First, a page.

Microvessels are composed of endothelial cells and surrounding pericytes. Angiogenesis, a neo-vessel formation from pre-existing microvessels, is a complex phenomenon, which requires following sequential steps: detachment of pre-existing pericytes for vascular destabilization, extracellular matrix turnover, migration, proliferation, tube formation by endothelial cells (ECs), and reattachment of pericytes for vascular stabilization. Aminopeptidases regulate the N-terminal modification of proteins and peptides for maturation, activation or degradation, and thereby relate to a variety of biological processes. Recently, three aminopeptidases have been reported to be involved in angiogenesis. They include type 2 methionine aminopeptidase, aminopeptidase N, and adipocyte-derived leucine aminopeptidase/puromycin insensitive leucyl-specific aminopeptidase. This review will focus on the possible role of these aminopeptideses in angiogenesis.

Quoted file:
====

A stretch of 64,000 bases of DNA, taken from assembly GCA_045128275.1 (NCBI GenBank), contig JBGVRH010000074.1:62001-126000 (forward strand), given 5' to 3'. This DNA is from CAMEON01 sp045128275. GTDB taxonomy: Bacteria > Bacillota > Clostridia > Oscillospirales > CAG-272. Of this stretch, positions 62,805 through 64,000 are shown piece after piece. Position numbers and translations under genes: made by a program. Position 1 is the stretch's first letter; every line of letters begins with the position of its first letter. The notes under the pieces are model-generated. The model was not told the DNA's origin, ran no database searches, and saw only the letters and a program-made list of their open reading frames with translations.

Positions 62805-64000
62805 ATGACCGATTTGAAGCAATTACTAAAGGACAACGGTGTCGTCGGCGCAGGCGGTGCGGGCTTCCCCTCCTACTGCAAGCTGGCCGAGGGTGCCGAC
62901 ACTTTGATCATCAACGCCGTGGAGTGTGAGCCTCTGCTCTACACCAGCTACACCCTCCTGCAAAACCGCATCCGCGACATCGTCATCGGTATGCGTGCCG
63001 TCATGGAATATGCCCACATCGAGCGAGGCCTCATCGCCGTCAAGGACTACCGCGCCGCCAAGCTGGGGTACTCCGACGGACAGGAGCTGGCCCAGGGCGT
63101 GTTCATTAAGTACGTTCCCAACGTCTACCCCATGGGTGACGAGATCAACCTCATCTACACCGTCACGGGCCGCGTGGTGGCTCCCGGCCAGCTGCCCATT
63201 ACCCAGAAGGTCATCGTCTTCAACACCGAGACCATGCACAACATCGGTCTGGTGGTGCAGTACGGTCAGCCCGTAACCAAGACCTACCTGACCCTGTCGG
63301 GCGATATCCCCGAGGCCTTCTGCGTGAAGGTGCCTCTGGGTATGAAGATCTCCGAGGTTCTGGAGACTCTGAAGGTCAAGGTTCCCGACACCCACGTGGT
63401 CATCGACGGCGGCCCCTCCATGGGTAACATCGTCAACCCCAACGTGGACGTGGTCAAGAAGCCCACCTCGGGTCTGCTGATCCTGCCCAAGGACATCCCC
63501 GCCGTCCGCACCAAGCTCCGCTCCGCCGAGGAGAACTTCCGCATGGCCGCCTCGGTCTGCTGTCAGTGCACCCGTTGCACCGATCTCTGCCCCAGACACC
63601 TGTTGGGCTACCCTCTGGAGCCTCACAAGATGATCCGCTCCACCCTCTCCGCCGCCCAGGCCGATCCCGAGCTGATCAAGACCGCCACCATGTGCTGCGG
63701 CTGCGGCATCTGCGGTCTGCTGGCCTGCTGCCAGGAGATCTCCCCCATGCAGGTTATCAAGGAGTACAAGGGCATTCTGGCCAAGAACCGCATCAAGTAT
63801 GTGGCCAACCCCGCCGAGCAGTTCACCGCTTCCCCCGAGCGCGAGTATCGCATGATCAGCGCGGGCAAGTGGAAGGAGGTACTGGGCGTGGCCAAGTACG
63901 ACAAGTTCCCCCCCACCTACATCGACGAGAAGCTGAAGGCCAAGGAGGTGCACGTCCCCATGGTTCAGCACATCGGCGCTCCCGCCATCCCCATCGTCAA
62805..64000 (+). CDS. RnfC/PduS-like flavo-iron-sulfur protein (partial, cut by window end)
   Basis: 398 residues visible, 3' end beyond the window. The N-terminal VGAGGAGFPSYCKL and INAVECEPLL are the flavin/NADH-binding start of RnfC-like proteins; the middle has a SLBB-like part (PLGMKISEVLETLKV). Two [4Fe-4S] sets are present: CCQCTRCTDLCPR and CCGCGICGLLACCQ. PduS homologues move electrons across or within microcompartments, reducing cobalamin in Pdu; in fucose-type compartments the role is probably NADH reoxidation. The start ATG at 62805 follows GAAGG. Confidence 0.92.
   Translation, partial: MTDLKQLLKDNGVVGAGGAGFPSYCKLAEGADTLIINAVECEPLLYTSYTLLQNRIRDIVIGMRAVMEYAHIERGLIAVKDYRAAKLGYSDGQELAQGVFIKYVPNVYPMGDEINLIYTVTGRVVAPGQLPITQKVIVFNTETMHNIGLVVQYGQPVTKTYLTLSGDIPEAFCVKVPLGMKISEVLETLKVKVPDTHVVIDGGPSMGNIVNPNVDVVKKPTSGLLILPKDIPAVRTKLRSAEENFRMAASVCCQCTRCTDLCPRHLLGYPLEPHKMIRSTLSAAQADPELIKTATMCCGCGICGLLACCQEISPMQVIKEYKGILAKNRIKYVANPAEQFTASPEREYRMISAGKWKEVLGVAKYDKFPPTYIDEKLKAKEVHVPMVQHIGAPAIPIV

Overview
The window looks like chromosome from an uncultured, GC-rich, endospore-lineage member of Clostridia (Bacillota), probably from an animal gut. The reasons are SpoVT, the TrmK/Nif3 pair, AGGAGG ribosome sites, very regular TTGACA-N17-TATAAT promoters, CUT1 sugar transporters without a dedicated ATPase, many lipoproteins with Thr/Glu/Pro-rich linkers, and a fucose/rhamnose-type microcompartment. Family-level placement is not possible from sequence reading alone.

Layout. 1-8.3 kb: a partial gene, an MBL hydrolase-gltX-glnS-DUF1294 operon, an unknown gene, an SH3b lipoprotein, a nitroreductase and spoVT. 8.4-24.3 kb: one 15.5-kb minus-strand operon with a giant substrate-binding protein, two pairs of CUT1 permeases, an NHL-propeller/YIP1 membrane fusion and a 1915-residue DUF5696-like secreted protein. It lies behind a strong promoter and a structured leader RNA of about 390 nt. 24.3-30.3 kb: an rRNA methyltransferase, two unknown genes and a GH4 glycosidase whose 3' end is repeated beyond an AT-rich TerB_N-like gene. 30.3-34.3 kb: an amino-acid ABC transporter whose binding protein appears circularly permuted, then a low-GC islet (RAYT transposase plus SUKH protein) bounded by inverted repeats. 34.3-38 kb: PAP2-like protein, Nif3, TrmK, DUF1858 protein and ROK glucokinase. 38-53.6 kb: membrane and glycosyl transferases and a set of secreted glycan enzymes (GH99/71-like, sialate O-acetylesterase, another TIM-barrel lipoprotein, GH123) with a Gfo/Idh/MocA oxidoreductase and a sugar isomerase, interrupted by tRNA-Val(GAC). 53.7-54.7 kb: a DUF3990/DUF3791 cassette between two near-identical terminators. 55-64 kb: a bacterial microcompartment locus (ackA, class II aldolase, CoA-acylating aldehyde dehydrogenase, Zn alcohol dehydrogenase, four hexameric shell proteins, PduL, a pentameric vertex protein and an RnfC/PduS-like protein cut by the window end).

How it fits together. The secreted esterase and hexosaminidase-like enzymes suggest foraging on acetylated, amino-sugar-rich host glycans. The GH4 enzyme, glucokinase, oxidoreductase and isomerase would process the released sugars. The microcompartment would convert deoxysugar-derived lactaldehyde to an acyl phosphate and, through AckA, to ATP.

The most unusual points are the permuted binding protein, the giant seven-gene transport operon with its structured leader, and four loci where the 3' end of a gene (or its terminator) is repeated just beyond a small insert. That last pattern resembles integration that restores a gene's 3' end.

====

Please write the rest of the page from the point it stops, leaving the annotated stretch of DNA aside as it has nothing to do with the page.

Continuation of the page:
- Endothelial cell